Posted on Tuesday, Jul 27 2021 @ 13:58 CEST by Thomas De Maesschalck
A couple of weeks ago when Microsoft showed off Windows 11 for the first time, one of the biggest shockers was that the new operating system would be exclusively for newer PCs. With the release of Windows 11 later this year, Microsoft is cutting off support for systems that do not have a processor from a recent generation, as well as all computers that do not have TPM 2.0. Basically, millions of users will have no upgrade path and will need to remain on Windows 10. The latter will get security updates until October 14, 2025.
Windows 11 minimum requirements to remain firm
In a recent AMA session on Windows 11 Upgrade Paths, Microsoft expert employees insisted that the Windows 11 minimum requirements won't be relaxed any time soon. Microsoft claims Windows 11 is all about security and notes users will not be able to cheat
their way to a Windows 11 upgrade.
Microsoft Program Manager, Aria Carley, told the AMA webcast watchers that she knows "it sucks" that your capable but slightly out of date system isn't going to get offered the Windows 11 update. However, Carley explained that it will be for the greater good. The minimum requirements as they stand will "keep devices more productive, have a better experience, and better security than ever before so they can stay protected," she said.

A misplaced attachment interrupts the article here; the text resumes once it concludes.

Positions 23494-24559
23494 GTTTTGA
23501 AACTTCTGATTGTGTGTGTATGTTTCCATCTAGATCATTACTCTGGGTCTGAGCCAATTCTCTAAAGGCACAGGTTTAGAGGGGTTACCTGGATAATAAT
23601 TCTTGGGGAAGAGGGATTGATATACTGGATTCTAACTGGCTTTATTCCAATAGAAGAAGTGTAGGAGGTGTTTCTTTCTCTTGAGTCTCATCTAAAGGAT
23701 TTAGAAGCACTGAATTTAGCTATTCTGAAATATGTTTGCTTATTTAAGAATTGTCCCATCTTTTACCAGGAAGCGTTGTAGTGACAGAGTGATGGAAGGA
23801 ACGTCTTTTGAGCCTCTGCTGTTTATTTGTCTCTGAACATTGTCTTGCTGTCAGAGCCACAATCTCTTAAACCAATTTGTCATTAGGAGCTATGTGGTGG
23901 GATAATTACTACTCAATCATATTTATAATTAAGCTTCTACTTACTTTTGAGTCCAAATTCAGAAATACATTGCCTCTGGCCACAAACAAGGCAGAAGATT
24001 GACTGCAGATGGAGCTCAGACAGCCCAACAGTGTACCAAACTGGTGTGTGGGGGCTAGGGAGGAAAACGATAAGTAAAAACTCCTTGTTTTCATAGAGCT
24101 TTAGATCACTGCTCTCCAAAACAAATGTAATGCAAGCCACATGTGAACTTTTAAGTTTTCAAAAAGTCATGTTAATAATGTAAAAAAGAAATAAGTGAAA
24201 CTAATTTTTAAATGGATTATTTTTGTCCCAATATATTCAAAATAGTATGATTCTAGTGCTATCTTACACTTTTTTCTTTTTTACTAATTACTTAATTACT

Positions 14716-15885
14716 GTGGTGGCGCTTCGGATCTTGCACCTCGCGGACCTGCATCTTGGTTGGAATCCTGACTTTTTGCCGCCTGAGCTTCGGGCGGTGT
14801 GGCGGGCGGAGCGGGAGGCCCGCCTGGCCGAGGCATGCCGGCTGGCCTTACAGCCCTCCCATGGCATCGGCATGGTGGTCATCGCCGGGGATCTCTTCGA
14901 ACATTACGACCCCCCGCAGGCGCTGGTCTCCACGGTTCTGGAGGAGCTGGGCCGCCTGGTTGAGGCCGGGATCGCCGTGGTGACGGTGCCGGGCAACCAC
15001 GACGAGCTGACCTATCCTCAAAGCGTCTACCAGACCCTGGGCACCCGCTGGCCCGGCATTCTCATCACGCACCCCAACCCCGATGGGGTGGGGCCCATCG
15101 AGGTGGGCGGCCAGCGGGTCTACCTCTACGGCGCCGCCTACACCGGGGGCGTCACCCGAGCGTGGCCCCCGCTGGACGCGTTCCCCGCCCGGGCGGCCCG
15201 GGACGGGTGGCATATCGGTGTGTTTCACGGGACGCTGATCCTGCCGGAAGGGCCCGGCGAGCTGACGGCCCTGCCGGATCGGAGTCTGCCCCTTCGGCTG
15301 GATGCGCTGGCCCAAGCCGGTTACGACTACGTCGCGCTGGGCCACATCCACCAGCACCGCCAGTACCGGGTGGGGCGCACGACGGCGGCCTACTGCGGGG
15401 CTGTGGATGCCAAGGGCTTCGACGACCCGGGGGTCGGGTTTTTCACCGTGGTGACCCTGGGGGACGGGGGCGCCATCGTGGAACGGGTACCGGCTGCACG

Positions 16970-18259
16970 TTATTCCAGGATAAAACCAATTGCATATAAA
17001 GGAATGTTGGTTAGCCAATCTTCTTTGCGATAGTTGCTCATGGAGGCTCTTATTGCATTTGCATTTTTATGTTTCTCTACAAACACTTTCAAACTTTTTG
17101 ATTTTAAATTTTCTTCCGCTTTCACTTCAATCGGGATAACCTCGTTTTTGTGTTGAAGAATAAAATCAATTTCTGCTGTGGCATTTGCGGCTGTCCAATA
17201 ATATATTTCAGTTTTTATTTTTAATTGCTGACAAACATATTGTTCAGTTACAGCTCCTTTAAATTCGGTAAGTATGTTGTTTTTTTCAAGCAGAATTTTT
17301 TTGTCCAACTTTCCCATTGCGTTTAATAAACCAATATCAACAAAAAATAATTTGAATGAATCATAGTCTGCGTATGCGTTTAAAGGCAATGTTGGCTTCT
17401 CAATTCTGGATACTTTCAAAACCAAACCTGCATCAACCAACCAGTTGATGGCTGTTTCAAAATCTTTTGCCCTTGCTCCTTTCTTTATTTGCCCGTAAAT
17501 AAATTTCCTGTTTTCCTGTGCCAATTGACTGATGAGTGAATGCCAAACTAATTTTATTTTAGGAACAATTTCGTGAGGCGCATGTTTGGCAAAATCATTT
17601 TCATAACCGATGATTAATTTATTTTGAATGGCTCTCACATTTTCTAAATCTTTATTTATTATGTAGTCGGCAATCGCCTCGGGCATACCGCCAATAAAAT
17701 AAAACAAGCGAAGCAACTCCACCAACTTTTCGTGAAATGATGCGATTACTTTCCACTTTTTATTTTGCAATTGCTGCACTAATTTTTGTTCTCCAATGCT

You won't be able to cheat the upgrade, particularly in organisations, added Carley. "Group policy will not enable you to get around the hardware enforcement for Windows 11," warned the Microsoft exec. "We're still going to block you from upgrading your device to an unsupported state since we really want to make sure that your devices stay supported and secure."
Odds are high someone will figure out a couple of hacks to force a Windows 11 upgrade, but this is not a smart idea for production environments and may cause issues down the road.